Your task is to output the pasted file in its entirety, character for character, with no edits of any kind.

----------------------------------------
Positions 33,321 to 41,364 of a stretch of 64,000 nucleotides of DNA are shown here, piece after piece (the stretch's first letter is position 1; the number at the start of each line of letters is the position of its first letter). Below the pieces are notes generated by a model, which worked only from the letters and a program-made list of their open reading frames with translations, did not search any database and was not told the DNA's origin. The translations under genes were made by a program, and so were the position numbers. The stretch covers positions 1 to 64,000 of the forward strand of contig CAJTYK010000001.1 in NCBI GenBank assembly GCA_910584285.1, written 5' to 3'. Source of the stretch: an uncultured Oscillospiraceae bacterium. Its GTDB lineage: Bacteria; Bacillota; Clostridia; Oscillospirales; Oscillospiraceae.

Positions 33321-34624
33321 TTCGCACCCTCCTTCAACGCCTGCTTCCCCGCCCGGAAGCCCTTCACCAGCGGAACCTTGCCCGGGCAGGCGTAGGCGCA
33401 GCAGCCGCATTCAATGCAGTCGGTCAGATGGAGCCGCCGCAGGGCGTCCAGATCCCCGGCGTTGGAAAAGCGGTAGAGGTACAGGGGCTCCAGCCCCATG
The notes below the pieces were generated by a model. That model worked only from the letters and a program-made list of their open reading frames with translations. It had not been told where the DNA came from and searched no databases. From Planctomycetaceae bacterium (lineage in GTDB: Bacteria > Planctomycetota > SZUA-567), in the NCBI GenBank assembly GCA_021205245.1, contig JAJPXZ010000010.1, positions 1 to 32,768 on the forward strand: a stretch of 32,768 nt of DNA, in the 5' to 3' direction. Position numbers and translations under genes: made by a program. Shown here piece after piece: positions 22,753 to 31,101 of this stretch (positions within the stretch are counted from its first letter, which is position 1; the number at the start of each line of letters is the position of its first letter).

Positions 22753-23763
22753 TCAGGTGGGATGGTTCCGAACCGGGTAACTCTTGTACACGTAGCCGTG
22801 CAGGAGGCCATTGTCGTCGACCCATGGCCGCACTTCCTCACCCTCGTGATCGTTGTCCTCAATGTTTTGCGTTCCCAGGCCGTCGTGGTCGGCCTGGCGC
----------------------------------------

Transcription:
Positions 33,321 to 41,364 of a stretch of 64,000 nucleotides of DNA are shown here, piece after piece (the stretch's first letter is position 1; the number at the start of each line of letters is the position of its first letter). Below the pieces are notes generated by a model, which worked only from the letters and a program-made list of their open reading frames with translations, did not search any database and was not told the DNA's origin. The translations under genes were made by a program, and so were the position numbers. The stretch covers positions 1 to 64,000 of the forward strand of contig CAJTYK010000001.1 in NCBI GenBank assembly GCA_910584285.1, written 5' to 3'. Source of the stretch: an uncultured Oscillospiraceae bacterium. Its GTDB lineage: Bacteria; Bacillota; Clostridia; Oscillospirales; Oscillospiraceae.

Positions 33321-34624
33321 TTCGCACCCTCCTTCAACGCCTGCTTCCCCGCCCGGAAGCCCTTCACCAGCGGAACCTTGCCCGGGCAGGCGTAGGCGCA
33401 GCAGCCGCATTCAATGCAGTCGGTCAGATGGAGCCGCCGCAGGGCGTCCAGATCCCCGGCGTTGGAAAAGCGGTAGAGGTACAGGGGCTCCAGCCCCATG
The notes below the pieces were generated by a model. That model worked only from the letters and a program-made list of their open reading frames with translations. It had not been told where the DNA came from and searched no databases. From Planctomycetaceae bacterium (lineage in GTDB: Bacteria > Planctomycetota > SZUA-567), in the NCBI GenBank assembly GCA_021205245.1, contig JAJPXZ010000010.1, positions 1 to 32,768 on the forward strand: a stretch of 32,768 nt of DNA, in the 5' to 3' direction. Position numbers and translations under genes: made by a program. Shown here piece after piece: positions 22,753 to 31,101 of this stretch (positions within the stretch are counted from its first letter, which is position 1; the number at the start of each line of letters is the position of its first letter).

Positions 22753-23763
22753 TCAGGTGGGATGGTTCCGAACCGGGTAACTCTTGTACACGTAGCCGTG
22801 CAGGAGGCCATTGTCGTCGACCCATGGCCGCACTTCCTCACCCTCGTGATCGTTGTCCTCAATGTTTTGCGTTCCCAGGCCGTCGTGGTCGGCCTGGCGC